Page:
Mum torches art masterpieces to save son

Is it just me or have you too noticed that the world has gone "art-theft crazy." I mean, what do you do with stolen art by Picasso and the like. You can't hang them in your house. Surely your friends might mention the sudden appearance of a dazzling original Picasso in your hallway? You can't sell the bloody things either. Pssst. Excuse me. Wanna buy a Picasso? It's genuine - honest.
That leaves the old insurance scam. Sell them back to the insurance company for 10% of their value. The problem there is that doing that is like tattooing a sign on your forehead that says: "Look at me, I am the thief". Or you could just throw up the head and get your old mum to burn them.
And, apparently, that's just what has happened. The Guardian reports that "a Romanian museum is analysing ashes found in a stove to see if they are the remains of seven paintings by Picasso, Matisse, Monet and others that were stolen last year from the Netherlands. The ashes found in the stove of Olga Dogaru, mother of Radu Dogaru, one of three Romanian suspects charged with stealing the paintings from Rotterdam's Kunsthal gallery in a daytime heist.
It was the biggest art theft in more than a decade in the Netherlands. The stolen works have an estimated value of tens of millions of dollars if they were sold at auction.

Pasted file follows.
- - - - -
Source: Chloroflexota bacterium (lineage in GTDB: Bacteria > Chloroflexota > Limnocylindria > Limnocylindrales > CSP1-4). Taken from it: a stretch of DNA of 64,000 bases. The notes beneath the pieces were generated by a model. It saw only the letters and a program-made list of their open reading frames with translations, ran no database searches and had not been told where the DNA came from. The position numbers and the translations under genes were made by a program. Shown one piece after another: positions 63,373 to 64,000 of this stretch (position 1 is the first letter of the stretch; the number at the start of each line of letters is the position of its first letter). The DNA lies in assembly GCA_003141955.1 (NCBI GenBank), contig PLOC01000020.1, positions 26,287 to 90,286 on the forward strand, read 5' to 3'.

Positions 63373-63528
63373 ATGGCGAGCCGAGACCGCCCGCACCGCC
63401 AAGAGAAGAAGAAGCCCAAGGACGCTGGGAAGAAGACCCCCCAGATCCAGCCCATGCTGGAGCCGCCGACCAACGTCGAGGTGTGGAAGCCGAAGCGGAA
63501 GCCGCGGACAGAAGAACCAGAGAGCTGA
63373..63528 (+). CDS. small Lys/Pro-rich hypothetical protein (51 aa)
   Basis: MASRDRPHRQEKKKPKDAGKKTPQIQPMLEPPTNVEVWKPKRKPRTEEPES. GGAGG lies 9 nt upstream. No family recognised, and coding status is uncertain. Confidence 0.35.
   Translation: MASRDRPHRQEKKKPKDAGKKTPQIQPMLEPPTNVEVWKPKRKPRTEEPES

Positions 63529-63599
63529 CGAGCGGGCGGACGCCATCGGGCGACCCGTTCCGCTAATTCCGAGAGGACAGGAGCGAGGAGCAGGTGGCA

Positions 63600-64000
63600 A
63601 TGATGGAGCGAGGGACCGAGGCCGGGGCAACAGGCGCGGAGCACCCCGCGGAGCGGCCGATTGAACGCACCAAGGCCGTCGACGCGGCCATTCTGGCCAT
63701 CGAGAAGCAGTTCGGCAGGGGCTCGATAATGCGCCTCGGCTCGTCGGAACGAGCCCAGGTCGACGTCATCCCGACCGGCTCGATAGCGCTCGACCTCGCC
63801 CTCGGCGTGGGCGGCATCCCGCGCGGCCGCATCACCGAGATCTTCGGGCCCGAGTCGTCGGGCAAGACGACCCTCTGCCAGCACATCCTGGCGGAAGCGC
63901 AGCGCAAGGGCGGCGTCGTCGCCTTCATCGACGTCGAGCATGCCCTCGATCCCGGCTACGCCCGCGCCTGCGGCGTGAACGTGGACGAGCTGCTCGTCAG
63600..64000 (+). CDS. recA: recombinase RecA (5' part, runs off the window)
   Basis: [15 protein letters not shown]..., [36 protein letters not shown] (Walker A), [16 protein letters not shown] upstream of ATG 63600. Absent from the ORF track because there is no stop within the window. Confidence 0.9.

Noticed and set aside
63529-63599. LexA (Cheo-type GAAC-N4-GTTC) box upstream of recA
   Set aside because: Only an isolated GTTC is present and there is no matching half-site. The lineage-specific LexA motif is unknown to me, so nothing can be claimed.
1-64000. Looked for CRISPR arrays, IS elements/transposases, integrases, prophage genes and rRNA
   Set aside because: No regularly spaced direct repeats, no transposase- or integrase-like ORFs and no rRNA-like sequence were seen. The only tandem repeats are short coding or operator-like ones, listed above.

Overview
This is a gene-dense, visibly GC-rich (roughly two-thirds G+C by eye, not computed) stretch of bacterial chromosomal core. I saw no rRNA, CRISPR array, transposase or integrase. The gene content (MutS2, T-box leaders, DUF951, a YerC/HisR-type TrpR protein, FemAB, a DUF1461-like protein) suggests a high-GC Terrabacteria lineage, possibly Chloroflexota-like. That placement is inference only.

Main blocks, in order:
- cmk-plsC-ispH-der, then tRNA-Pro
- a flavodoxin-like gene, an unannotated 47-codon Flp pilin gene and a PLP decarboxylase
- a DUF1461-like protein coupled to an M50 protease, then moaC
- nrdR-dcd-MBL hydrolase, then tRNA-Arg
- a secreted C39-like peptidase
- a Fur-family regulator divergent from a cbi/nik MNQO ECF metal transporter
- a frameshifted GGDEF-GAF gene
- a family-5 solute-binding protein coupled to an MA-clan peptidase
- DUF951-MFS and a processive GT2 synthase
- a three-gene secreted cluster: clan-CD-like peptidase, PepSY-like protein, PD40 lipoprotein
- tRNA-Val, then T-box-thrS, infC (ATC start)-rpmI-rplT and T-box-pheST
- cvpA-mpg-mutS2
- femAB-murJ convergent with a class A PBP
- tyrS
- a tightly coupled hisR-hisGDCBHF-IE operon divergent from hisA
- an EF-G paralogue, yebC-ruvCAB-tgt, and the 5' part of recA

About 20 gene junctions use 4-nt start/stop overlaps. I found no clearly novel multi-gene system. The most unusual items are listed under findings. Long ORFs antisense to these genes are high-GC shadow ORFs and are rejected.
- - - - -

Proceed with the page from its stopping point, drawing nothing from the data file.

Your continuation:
Dogaru told investigators she was scared for her son after he was arrested in January and buried the art in an abandoned house and then in a cemetery in the village of Caracliu. She said she later dug them up and burned them in February after police began searching the village for the stolen works. Chiru indicated that authorities did not necessarily believe Dogaru's account. She said it could take months for the results of the tests to be known.
Thieves broke into the museum on 16 October through a rear emergency exit, took the paintings from the wall and fled, all within two minutes.
The stolen paintings were: Picasso's 1971 Harlequin Head; Monet's 1901 Waterloo Bridge, London and Charing Cross Bridge, London; Matisse's 1919 Reading Girl in White and Yellow; Paul Gauguin's 1898 Girl in Front of Open Window; Meyer de Haan's Self-Portrait, around 1890; and Lucian Freud's 2002 work Woman With Eyes Closed."
Full story: - the Guardian art section (one of the best reads for art lovers).